When we last left our heroine, she was agonizing over the question of religion’s affect on people’s behavior. She had discussed the inconsistency of many atheists who believe that people’s good behavior isn’t influenced by religious faith but that their bad behavior is — and the parallel inconsistency of many religious defenders, who believe that people’s bad behavior isn’t influenced by religious faith but that their good behavior is.
But she had realized that she hadn’t actually tried to answer the core issue herself. When we left her, she was wrestling with the question: Which way do I think it is? Do I think people, on the whole, would act differently if there were no such thing as religion?
Honestly, I have no idea. I have opinions about it, of course — I have opinions about almost everything that crosses my consciousness — but I don’t really know. I don’t think anyone knows. Religion is so widespread, and so integrated into most people’s lives — something like 90% of people in the world have some sort of religious belief — that trying to imagine a world without it is a pure thought-experiment, with very little data to support any hypothesis.
We have some data, of course. We have the data of the largely secular society in much of Europe, for instance, which seems to be far more peaceful than the largely and passionately religious Middle East. But even in Europe, where religion isn’t much a part of public life, personal and private religious belief is still very common — and even public life hasn’t been secular for that long. Therefore, the data doesn’t really answer the question. And while I think the question is interesting to ponder and worth debating, I don’t think we have enough data to do much more than ponder and debate.
But I do think this: There is a feature of religion that I find very troubling, and I think it does contribute to serious problems in the world. It may not be inherent to religion, but it is awfully damn common in it. It’s a tenet of most major religions, and from the studies I’ve read, most religious believers hold it to at least some extent.
It’s the idea that faith itself — believing things about the world for which you have no evidence, and in many cases things that the evidence flat-out contradicts — is not just acceptable, but a positive virtue. It’s the idea that refusing to question your beliefs, and placing your beliefs above reality, is an admirable quality. A trait to be cherished and protected. Something that in and of itself makes you a good person, regardless of the actual beliefs you have faith in.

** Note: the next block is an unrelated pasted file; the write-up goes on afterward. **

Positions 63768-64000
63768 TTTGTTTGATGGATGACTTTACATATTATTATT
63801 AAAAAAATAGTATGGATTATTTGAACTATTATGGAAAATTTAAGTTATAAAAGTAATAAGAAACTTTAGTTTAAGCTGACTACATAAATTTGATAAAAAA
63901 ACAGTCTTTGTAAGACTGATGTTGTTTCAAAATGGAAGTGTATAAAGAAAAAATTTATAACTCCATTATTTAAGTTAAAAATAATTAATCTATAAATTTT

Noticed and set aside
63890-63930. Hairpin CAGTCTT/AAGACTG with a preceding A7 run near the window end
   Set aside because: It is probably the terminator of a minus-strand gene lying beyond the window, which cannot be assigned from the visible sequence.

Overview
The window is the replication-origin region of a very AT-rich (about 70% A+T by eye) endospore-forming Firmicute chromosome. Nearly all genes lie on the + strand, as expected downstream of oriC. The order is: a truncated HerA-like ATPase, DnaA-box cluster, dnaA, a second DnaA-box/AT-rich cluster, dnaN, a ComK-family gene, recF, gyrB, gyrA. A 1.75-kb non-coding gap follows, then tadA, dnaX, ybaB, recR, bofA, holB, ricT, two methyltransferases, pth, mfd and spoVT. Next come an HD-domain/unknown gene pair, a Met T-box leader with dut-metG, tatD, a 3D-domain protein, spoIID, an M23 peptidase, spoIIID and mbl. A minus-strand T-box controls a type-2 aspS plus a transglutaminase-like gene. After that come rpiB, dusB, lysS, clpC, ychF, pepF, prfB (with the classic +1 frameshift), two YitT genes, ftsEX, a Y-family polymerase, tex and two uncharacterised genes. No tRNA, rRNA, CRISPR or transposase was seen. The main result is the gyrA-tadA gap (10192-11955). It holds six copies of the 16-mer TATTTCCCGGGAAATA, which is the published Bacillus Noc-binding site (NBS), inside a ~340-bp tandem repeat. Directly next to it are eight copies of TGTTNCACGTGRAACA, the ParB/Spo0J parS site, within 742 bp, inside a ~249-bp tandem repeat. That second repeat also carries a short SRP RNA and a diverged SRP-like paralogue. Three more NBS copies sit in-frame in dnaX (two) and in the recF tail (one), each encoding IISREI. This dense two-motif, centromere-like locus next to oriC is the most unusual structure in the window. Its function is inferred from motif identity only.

And that, folks, I do think is destructive.
It teaches people to deny, not just scientific realities like evolution, but human realities — like sexuality, and the humanity of women, and the fact that those evil heathens who scorn your God are really just folks like you trying to get along in the world.
It teaches people that how their actions adhere to religious dogma is ethically more important than how their actions actually affect other people.
It teaches people that reality — the reality that their God supposedly created — is less interesting, and even less true, than their opinions and hunches about reality.
And when it’s taught to children, it teaches them to devalue their intellect, their ability to reason, even the evidence of their own senses and experience. It teaches them that to believe what they’re taught, simply because it is what they’re taught, makes them good people — and that curiosity and independent thought makes them bad people.
So back to the question: Do I think people would act differently if there were no such thing as religion? Better? Worse? Equal amounts of both?
And the real question behind it: Is religion, on the whole, a force for good or ill in the world?
I think the actual beliefs themselves can go either way. They can inspire people to fight social injustice or to blow up buildings; to feed the poor or to beat up queers. And I think people can certainly be inspired by things other than religion to do both great good and great evil.
And I really and truly donât have a problem with personal religious faith. We all have our hunches, about ourselves and the world, and the fact that many people base their lives on hunches they can’t prove really isn’t a problem for me. I’ve based my own life on hunches, more than once, in important and central ways.
The problem comes when people treat their faith as if it were fact. When people try to pass laws and public policy on their faith as if it were fact; when people try to force their faith on other people as if it were fact; when people teach their faith to their children as if it were fact… that, I think, is a serious and powerful force for ill in the world. (To paraphrase Bernard Mannes Baruch, “Everyone has a right to their own opinion, but no-one has a right to their own facts.”)
Religion itself isn’t a problem. Dogmatic religion — religion that teaches that its hunches and opinions are unquestionable truth, and that the refusal to question is an admirable virtue — that is a serious problem indeed.
And unfortunately, that seems to be most of the religion in the world.